Density-dependent factors within a host can have an important influence on the population dynamics of parasites. We compared the effects of increasing entomopathogenic nematode Steinernema carpocapsae and Heterorhabditis bacteriophora density within a Galleria mellonella larva. Although the number of invading nematodes increased with increasing dose, percentage penetration declined. This density-dependent penetration was not sufficient to prevent the detrimental effects of overcrowding. Although both S. carpocapsae and H. bacteriophora had optimal survival at a density of approximately 100 nematodes per host, H. Bacteriophora was better able to tolerate higher densities. Fecundity, measured as female size and infective juvenile production, declined at densities above and below 100 nematodes per host. The longest infective juveniles were produced at the lowest nematode densities, indicating a tradeoff between size and number of progeny. Effects of high density appear to result from competition for limited nutrients within the host. Effects of density should be taken into account in the laboratory culture and field release of entomopathogenic nematodes.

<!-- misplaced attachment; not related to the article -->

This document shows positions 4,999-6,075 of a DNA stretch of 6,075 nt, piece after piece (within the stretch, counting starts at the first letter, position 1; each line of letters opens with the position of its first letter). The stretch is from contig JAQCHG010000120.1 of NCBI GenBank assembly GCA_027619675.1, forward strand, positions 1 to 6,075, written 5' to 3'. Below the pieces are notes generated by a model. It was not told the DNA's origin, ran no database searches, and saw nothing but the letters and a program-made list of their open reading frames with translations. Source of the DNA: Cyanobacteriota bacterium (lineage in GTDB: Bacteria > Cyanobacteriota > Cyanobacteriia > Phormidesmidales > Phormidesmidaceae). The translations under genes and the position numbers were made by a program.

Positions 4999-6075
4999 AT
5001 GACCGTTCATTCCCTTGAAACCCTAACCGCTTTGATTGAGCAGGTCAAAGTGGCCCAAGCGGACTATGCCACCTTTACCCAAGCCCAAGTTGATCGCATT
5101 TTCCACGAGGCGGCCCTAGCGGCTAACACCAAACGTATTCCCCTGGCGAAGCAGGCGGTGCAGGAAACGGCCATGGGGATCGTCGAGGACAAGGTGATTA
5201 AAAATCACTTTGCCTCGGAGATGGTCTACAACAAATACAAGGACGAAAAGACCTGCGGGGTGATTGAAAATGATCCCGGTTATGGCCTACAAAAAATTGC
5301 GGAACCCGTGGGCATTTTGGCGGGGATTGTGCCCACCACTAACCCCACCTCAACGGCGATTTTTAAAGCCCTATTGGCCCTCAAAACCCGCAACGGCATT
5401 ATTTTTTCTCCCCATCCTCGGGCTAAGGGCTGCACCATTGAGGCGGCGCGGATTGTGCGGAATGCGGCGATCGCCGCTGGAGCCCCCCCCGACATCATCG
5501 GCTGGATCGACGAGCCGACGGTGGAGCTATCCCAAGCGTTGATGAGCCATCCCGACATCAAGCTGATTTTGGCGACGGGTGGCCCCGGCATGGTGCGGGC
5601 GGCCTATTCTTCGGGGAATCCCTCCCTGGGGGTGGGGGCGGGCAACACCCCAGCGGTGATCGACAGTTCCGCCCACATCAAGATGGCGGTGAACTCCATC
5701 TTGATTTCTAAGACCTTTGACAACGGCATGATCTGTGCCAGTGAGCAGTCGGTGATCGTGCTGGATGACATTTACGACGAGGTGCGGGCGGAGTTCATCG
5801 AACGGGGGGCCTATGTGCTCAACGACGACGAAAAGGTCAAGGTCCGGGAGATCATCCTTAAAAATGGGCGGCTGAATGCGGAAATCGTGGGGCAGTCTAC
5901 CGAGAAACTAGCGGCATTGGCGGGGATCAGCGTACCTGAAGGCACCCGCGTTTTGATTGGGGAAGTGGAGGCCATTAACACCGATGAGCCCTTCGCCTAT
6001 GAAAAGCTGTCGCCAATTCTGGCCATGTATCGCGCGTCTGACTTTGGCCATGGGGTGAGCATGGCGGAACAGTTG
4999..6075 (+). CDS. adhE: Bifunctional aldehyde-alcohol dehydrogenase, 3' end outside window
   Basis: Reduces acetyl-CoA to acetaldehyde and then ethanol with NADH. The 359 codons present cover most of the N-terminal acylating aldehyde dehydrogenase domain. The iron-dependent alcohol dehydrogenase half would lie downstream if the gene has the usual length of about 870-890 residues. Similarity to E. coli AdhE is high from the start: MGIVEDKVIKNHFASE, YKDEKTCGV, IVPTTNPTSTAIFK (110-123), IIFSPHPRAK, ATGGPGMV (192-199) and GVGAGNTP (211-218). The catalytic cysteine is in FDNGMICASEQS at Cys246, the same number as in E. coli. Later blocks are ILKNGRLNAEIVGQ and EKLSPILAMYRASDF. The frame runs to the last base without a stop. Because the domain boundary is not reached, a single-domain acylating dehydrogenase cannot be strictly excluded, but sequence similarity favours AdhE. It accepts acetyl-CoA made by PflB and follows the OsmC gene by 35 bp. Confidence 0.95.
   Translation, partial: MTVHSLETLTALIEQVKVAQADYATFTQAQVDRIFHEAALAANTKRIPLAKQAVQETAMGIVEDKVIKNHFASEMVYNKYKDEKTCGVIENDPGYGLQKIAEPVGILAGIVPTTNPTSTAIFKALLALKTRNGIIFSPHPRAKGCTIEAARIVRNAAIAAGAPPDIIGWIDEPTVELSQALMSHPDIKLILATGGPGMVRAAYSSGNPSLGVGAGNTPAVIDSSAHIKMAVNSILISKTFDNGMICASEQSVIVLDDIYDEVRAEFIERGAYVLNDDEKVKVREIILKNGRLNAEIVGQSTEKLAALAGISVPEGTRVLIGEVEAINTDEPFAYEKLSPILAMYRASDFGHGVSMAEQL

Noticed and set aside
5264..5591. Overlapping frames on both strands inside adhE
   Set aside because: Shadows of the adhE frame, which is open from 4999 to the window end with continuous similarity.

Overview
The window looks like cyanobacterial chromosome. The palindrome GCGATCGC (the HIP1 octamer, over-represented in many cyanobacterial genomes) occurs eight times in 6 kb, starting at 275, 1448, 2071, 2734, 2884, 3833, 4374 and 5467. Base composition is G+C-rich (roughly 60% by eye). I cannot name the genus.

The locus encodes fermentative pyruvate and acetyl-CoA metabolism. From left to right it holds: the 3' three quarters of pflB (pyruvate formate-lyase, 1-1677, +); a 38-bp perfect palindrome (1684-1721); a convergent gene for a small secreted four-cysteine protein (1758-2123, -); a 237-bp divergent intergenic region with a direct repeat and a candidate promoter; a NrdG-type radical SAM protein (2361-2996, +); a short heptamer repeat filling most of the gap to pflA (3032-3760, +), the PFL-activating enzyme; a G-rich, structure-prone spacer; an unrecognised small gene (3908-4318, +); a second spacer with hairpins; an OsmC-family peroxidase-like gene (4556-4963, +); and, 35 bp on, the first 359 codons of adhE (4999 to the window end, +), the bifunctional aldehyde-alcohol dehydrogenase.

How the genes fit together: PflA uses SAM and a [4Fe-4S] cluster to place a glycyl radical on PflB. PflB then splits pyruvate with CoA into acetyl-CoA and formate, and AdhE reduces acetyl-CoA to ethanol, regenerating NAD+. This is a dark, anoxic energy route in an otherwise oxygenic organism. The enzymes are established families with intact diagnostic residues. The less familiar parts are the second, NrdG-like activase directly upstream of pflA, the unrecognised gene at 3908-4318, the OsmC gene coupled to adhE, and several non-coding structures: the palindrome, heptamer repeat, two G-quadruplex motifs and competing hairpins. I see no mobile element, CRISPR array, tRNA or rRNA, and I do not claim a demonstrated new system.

All Science Journal Classification (ASJC) codes
- Ecology, Evolution, Behavior and Systematics
- Host/parasite interaction
- Intraspecific competition